Saturday, October 28, 2006


Late this afternoon, I took Ms. Dog over to the park and threw the frisbee for her. She has been so absolutely forlorn since I started working seventy hours a week. It’s funny…all those first five years of her life when I was home almost all the time, she didn’t seem overly interested in me. Most days, she’d spend the hours dozing in her bed at the top of the stairs, and I wouldn’t see hide nor hair of her unless she had to go out. I had no reason to believe she made any particular note of my presence or absence. Now, when I do make my rare conscious appearances about the household, she sticks to me like glue. Ball or other toy in her mouth, big sad eyes beseeching.

Truth be told, her issue probably isn’t me; I imagine it has more to do with the fact that the normal fabric of her existence has been…wrinkled. Animals are creatures of habit. They have a hard time dealing with change. I can relate…

Change. In the space of four months—less than one percent of my life (and this late in my life)—everything has changed. The way I live…the clothes I wear, the food I eat, the people I know, the motivations behind my every move. Standing in the park this evening, with the light of the sinking autumn sun painting the orange and red leaves oranger and redder… it seemed like only a short time since I took my camera out about the neighborhood to celebrate the bonfire of fall, 2005. Yesterday. But an entirely different reality.

A cognitive dissonance bordering on vertigo buzzed in my head. This person who throws the frisbee for the dog in the late evening sun, smiles and sighs at the woodsmoke and the colors and the mist and the crisp air, this is me. No…this was me. Now I’m…someone else. Something else. I don’t know who I am anymore. I feel like my poor dog…like I want to glue myself to some piece of my past, with my ball in my mouth and my big sad eyes beseeching.

Tuesday, October 24, 2006

Anybody Got Some Bread And Cheese...?

The bed is calling. A siren song increasing in pitch…until I am hardly aware of anything else. But the keyboard calls, too. A lower, softer, but more insistent call. It’s calling me to…whine.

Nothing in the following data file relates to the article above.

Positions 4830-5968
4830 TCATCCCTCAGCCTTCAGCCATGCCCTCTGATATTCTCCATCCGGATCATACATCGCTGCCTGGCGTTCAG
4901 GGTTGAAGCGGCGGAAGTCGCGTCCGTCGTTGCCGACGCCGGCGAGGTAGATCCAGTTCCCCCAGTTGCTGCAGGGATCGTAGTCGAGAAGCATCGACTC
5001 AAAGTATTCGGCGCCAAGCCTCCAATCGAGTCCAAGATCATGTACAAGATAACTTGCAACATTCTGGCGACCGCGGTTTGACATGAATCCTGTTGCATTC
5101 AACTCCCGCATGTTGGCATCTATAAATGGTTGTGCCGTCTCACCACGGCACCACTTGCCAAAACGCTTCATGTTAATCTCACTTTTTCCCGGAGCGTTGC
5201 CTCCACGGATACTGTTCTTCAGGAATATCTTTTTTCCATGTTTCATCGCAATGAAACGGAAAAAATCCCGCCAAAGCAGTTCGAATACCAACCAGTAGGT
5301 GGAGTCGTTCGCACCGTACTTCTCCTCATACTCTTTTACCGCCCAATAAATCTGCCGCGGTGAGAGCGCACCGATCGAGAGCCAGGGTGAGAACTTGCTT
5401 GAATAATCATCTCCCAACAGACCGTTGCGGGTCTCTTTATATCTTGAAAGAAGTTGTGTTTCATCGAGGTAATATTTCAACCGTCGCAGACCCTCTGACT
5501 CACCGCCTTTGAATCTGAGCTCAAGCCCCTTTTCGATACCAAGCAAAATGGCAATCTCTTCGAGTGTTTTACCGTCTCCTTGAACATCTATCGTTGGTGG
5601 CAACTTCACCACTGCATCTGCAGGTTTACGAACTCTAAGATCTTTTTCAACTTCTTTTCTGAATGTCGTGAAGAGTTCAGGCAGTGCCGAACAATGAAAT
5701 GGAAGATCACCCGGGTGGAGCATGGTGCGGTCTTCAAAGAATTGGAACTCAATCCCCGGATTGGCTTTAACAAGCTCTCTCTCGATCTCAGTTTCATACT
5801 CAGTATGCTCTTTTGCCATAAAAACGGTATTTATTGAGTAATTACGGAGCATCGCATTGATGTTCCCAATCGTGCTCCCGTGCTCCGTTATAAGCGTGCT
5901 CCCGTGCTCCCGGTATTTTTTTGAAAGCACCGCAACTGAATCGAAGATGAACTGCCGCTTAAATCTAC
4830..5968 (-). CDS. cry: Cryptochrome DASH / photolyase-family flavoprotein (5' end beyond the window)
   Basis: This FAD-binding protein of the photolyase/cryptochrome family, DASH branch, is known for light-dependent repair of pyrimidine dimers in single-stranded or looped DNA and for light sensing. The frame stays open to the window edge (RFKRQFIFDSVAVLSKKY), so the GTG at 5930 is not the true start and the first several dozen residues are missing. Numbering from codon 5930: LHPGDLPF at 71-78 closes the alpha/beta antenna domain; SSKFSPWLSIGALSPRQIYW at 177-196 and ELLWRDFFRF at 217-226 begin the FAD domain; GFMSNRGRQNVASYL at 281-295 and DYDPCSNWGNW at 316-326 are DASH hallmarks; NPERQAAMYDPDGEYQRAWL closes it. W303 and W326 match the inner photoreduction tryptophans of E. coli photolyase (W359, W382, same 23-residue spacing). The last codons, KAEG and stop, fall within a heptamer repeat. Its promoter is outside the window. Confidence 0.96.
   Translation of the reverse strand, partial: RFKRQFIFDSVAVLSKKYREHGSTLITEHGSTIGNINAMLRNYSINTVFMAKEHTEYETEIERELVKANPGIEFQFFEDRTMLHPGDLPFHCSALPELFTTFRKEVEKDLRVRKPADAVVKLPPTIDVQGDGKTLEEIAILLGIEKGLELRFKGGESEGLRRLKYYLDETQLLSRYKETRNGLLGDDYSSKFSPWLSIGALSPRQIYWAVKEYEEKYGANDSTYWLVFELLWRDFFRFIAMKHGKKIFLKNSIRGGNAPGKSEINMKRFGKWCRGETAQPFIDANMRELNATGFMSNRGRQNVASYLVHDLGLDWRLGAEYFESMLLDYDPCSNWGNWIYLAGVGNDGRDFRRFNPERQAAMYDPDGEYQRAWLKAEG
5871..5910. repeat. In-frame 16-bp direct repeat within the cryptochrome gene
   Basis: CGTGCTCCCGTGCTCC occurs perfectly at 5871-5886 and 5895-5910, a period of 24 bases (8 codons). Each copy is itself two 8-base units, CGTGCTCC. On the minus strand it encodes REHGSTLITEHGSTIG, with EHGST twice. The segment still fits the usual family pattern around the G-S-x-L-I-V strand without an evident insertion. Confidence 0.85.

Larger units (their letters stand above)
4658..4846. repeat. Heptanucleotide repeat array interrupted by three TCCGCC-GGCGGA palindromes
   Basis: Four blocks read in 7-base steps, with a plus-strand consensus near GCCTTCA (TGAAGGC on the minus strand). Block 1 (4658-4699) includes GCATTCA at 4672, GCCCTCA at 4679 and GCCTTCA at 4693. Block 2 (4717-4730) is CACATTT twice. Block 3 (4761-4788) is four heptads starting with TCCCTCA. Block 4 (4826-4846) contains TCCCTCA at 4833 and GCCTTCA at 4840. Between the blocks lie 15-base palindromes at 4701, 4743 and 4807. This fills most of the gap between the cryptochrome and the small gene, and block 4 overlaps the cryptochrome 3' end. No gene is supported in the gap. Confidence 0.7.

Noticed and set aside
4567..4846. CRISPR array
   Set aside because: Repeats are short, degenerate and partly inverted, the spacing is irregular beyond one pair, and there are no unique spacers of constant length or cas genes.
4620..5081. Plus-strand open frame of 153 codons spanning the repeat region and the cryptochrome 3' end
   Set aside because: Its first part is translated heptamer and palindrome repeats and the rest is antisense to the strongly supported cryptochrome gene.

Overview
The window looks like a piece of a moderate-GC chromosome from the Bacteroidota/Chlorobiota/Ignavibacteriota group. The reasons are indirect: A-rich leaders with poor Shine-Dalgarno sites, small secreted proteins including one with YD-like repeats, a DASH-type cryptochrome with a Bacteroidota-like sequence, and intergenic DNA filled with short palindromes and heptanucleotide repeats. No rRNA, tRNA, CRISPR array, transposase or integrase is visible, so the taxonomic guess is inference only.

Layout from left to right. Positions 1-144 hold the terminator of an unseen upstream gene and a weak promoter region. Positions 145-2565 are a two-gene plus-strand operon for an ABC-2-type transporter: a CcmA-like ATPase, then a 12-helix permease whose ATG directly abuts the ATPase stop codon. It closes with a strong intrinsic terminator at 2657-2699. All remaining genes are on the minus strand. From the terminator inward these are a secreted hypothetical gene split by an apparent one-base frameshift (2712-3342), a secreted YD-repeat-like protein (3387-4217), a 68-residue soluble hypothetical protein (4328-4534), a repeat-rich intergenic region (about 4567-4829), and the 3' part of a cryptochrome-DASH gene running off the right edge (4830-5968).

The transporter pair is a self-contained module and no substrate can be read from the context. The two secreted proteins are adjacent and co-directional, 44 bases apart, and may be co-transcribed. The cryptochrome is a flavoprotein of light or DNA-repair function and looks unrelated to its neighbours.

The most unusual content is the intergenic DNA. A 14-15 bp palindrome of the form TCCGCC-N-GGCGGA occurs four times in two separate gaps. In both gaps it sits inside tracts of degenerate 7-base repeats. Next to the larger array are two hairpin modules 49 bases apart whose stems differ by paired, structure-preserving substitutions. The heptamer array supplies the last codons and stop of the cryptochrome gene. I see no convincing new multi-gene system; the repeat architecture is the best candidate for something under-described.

What a day. What a week…what a last several months, in fact.

Days like today make me despair of ever finding my stride as an entrepreneur. There is a list as long as my driveway of things that need to be addressed. That have needed to be addressed ever since I walked through the doors of that cafĂ© as the prospective owner four months ago. Some things that seemed ever-so-important three months ago—things like trying to keep my house in order, or making sure the dog gets exercised every day, or keeping up with the Weight Watchers program—have become such unimaginable fantasies that they have fallen right off the forty-foot list. Only to be replaced by ten or twenty items needing more urgent attention. My world is completely out of control. And for someone like me, to whom some might refer as a control freak, this is anything but okay.

When I walked through the door of the restaurant this morning, I was immediately sprayed in the face with shit that was already hitting the fan; and for the next seven hours, without so much as a potty break, I soldiered on, head bent, into the teeth of that excrement-laden gale. All my plans for a productive day, for a day where I would have the chance to address at least one of the items on the forty-foot "to-do" list, bit the big one once again. Even the healthy food I had packed into my satchel before I left the house this morning never made it to its intended target. Breakfast was a piece of cheese bread made by mistake, thrown down my gullet instead of into the trash can. Lunch was half an apple—the half that was approximately a cup more than I needed for my curry salad.

Every night, I swear that I cannot continue to run this business by the seat of my pants. So I plan a productive, serene, in-control day for the morrow. Then reality hits me square in the face when I roll out of bed the next day. And there I am, swinging around by my back-pocket seams once again.

One step forward, two steps back would feel like amazing progress. I can’t buy a step forward; every time I lift my foot, I get blown back a half a mile.

Done griping now. Time for sleep.